ducted by the local religious leader. With the crystallization of the new discipline of psychology there is a shift occurring which sees many people turning to professionals within this field for counsel. With this phenomenon has come a dichotomy between "spiritual" and "psychologi­ cal" counseling. This has the advantage of encouraging both the minister and the psychologist to function within their area of specialization. Unfortunately, however, men are not divided into clear-cut spiritual and psychological entities. This bifurcation works against a holistic approach which deals with the total physical, spiritual and emotional needs of man. Psychology and Christianity possess a mutual goal of human health and happiness. The apostle Paul, for example, in writing to the church at Galatia, writes that a mature Christian's faith will produce love, joy, peace, patience, kindness, goodness, faithfulness, gentleness, and self­ control. These positive personality variables are certainly a key goal of applied psychology. Basic principles such as conditioning and the importance of early experience are also shared. For example, Proverbs 22:6 reads, "Train up a child in the way that he should go and when he is old, he will not depart from it." Some techniques are also held in common by psychology and Chris­ tianity. Therapeutic psychology places great stress on insight, honesty, and group and individual catharsis. In Psalm 51 David wrote, "Thou desirest truth in the innermost part of the heart." And the apostle James wrote, "Confess your faults one to another, and pray one for another, that ye may be healed. The effectual fervent prayer of a right­ eous man availeth much." These basic areas of mutual interest are typical of many complex theoretical and practical concerns where fruitful inter­ disciplinary dialogue can be held. The methods and insights of psychology can also make significant contributions to the Christian church as it attempts to fulfill its role in reconciling men to God and leading them to wholeness and personal fulfillment.


Clyde M. Narramore, President B.A. Arizona State University M.A. Arizona State University M.A. Columbia University Ed.D. Columbia University

Areas of Specialization: Community Psychology and Administration of Psychological Services.

Richard J. Mohline, Administrative Vice President Diploma Moody Bible Institute B.A. Wheaton College M.Div. Gordon Divinity School M.Ed. Loyola University Areas of Specialization: Education Adminis­ tration ; Student Personnel Services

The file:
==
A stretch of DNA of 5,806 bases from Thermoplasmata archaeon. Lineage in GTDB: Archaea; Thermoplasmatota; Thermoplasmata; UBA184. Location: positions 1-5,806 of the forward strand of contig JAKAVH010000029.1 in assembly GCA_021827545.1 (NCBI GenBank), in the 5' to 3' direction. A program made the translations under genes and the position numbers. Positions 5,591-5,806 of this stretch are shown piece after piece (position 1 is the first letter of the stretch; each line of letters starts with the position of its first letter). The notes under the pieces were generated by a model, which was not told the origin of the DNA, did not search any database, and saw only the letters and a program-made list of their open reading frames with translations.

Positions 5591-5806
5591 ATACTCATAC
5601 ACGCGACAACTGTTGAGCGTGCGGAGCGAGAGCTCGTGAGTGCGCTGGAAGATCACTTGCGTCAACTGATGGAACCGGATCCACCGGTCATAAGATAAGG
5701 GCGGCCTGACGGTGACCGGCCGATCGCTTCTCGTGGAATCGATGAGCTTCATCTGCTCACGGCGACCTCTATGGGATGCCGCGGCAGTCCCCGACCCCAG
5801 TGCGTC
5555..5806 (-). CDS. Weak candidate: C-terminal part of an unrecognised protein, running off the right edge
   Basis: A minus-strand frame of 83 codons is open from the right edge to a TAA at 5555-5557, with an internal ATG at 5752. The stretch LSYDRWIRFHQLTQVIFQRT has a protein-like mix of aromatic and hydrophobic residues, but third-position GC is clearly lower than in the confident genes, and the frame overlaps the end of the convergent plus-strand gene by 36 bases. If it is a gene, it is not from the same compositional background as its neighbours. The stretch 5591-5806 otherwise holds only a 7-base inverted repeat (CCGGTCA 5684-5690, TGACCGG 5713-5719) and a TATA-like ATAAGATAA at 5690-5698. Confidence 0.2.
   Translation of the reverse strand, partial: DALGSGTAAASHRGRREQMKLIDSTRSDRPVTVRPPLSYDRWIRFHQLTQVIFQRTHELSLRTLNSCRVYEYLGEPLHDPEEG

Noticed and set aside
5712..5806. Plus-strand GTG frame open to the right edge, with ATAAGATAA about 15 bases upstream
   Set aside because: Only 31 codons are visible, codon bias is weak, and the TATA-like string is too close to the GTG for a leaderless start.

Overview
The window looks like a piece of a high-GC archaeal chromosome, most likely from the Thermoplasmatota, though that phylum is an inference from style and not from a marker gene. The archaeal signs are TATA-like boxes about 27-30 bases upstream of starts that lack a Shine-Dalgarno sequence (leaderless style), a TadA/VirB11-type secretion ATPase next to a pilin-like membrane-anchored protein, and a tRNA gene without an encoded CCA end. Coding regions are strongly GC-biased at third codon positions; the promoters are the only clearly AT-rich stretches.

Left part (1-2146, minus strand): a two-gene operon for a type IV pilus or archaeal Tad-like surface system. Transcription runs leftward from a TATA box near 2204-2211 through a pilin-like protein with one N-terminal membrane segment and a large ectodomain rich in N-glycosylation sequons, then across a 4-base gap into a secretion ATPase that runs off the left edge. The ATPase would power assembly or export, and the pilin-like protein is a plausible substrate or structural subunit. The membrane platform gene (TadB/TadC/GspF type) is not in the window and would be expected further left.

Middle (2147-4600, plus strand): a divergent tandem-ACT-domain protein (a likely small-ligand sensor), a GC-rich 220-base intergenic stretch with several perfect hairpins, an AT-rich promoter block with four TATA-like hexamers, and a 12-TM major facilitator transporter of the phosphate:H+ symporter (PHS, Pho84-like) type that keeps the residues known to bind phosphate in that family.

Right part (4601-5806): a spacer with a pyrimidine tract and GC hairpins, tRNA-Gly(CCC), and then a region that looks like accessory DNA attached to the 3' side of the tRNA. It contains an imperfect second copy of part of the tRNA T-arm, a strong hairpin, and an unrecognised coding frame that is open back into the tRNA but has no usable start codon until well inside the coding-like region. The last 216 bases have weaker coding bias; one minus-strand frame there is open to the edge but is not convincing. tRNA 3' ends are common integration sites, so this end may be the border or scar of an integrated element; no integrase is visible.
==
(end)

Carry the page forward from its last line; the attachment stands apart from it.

S. Bruce Narramore, Academic Vice President B.A. Westmont College M.A. Pepperdine College Theological Study: Talbot Theological Seminary Ph.D. University of Kentucky Areas of Specialization: Psychopathology, Psychotherapy; Integration of Theolog·ical and Psychological Conceptions of Personality Functioning.

John H. Aussenhofer, Treasurer


Wayne E. Colwell, Director of Professional Services B.S. John Brown University M.Div. Grace Theological Seminary

M.Ed. University of Arkansas Ph.D. Arizona State University Areas of Specialization: Counseling Psychology and Practicum Supervision.

David W. Cabush, Coordinator of Professional Training A.B. San Diego State College M.S. San Diego State College Ph.D. Michigan State University Areas of Specialization: Personality Theory, Psychotherapy.

Cyril J. Barber, Head Librarian B.R.E. Winnipeg Bible College Th.M. Dallas Theological Seminary M.A.

Rosary College Graduate School of Library Science

University of London


Arlys M. Acheson B.A.

Taylor University

M.A. Michigan State Ph.D. Michigan State University

Areas of Specialization: Clinical Psychology with Emphasis on Psychotherapy with Adolescents.

Thomas F. Brady B.A. University of South Dakota M.A. Arizona State University Ph.D. Arizona State University Areas of Specializa- tion: Personality and Counselor Supervision.


William M. Counts B.A. Princeton University M.A. Southern Methodist University Th.M. Dallas Theo­ logical Seminary Areas of Specializa­ tion: Theology and English Bible .

Kenneth H. Louden B.A.

University of Alberta

B.D. Fuller Theological Seminary Ph.D. (Candidate) Fuller Graduate School of Psychology Areas of Specialization: Psychopathology and Psychotherapy

Robert L. Saucy B.A.

Westmont College Th.M. Dallas Theological Seminary Th.D. Dallas Theological Seminary Area of Specialization: Systematic Theology.

J. Roland Fleck B.A. Bryan College